(11 November 2020) The impact of Covid-19 will be felt for a long time, particularly in rural communities such as Mulima in Limpopo, where the St Scholastica Food Garden had to stretch their meagre resources in recent months to help those who were returning home after losing their jobs during the lockdown in Johannesburg.
“Our Orphan and Vulnerable Children (OVC) centre at the school was hit hard by Covid because the lockdown meant that the OVCs weren’t getting that one meal a day that they relied on,” says Chris Babona, manager of the OVC centre and creche at the St Scholastica School.
“We had to make a plan during lockdown to help the OVCs. We also had to help those families who were now destitute because the breadwinners had lost their jobs in Joburg and had to come back home. We barely manage to provide for our OVCs, the children in the creche and those at the school, and we now had to help even more families. It’s been tough,” explains Chris.
The food garden at the school was started in 2013 by Chris and the OVC caregivers to supplement the food parcels they were giving to OVCs and children from impoverished homes. The unemployment rate in Mulima is over 60% and there are many families in need of financial assistance, and food parcels.
“We didn’t really know how to garden or grow vegetables, so last year, we asked Shoprite for support with the garden because the school had given us land, but we weren’t using it properly,” says Chris.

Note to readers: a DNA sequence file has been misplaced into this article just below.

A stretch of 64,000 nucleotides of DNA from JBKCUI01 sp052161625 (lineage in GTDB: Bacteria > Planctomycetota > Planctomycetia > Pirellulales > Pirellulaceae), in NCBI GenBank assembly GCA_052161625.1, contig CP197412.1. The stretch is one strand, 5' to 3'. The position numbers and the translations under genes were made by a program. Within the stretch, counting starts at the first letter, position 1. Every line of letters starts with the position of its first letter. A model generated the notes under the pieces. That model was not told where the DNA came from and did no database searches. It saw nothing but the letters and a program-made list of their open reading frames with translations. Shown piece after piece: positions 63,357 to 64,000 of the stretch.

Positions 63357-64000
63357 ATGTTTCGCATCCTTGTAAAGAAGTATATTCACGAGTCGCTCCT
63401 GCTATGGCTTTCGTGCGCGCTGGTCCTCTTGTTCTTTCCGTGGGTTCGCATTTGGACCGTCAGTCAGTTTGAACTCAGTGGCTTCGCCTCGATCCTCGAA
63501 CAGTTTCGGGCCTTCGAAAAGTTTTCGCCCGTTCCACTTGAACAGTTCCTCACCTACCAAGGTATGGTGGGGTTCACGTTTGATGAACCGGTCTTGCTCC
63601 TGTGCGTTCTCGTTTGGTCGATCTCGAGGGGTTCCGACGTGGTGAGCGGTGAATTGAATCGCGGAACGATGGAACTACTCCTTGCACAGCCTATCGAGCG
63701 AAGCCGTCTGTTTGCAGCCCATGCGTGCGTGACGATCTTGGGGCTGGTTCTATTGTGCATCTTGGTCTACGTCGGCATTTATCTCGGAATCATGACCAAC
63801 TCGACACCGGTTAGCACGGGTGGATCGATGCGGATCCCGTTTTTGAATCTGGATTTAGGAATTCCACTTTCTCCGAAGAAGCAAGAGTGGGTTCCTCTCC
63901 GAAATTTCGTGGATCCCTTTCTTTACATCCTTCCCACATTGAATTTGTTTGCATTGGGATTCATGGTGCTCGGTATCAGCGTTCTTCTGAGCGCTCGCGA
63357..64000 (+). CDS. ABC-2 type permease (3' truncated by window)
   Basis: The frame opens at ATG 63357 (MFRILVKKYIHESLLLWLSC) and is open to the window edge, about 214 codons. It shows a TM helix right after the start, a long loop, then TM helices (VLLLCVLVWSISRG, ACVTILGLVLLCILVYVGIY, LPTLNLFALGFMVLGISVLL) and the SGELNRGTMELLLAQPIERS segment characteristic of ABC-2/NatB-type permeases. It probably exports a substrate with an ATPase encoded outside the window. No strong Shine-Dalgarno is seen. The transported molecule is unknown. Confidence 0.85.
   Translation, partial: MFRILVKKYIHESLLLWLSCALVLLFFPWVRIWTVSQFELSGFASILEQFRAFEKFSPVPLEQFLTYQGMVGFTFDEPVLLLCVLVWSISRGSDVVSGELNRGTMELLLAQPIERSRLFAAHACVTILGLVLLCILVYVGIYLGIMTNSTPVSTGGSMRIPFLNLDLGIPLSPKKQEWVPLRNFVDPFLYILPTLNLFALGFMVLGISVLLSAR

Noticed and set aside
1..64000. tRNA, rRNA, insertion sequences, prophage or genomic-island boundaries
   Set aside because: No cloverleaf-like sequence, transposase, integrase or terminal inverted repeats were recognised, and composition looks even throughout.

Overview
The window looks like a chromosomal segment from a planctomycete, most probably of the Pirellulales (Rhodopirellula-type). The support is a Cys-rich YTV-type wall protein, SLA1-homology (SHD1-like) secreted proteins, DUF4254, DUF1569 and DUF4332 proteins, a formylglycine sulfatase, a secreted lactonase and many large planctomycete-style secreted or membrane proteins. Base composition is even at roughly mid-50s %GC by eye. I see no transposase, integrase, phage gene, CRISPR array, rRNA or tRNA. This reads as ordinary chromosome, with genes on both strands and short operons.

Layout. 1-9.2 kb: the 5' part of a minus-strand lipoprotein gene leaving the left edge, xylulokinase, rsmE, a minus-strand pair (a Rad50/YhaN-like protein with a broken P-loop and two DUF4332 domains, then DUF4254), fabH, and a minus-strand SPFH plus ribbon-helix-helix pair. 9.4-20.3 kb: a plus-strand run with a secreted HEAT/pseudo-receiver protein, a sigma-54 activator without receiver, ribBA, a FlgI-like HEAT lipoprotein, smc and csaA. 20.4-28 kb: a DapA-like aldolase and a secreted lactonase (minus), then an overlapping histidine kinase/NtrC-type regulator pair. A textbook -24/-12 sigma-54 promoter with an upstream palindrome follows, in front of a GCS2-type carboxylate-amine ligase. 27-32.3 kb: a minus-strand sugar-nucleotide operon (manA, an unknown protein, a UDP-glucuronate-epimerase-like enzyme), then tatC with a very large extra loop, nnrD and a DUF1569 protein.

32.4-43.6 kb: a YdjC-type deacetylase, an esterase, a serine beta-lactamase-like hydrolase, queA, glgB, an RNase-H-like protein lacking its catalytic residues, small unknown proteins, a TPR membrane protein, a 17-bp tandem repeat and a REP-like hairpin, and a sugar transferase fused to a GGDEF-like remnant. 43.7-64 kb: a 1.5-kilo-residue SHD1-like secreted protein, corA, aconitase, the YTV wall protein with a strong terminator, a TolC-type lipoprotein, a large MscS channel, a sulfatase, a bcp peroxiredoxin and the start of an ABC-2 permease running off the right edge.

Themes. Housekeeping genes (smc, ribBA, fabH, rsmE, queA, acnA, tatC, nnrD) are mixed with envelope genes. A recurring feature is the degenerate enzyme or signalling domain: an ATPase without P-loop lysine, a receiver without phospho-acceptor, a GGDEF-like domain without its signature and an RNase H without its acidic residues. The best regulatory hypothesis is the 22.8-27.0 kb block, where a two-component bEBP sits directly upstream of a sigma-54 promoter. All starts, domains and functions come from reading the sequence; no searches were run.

In November 2019, Shoprite arranged for the installation of a borehole with rainwater harvesting infrastructure, donated seedlings and tools, and has been running monthly workshops to teach the caregivers how to extend their growing season.
Permaculture techniques such as mulching, composting and companion planting have assisted the caregivers to come up with useful solutions, for example planting onions to ward off the worms that were eating some crops.
The St Scholastica OVC centre provides food and parcels for 170 children, who now enjoy fresh produce including tomatoes, green peppers, beetroot, cabbage, bananas and spinach from the food garden.
“I’m very grateful for our eight caregivers. They do so much for the children here and they earn just R1,400 per month. I’m also grateful to the Mamas Alliance for their ongoing support and to Shoprite because our children are now enjoying nutritious meals.”
The Shoprite Group is committed to fighting hunger across South Africa and has since 2015 partnered with 119 community food gardens and 475 home gardens, benefitting over 28 000 people.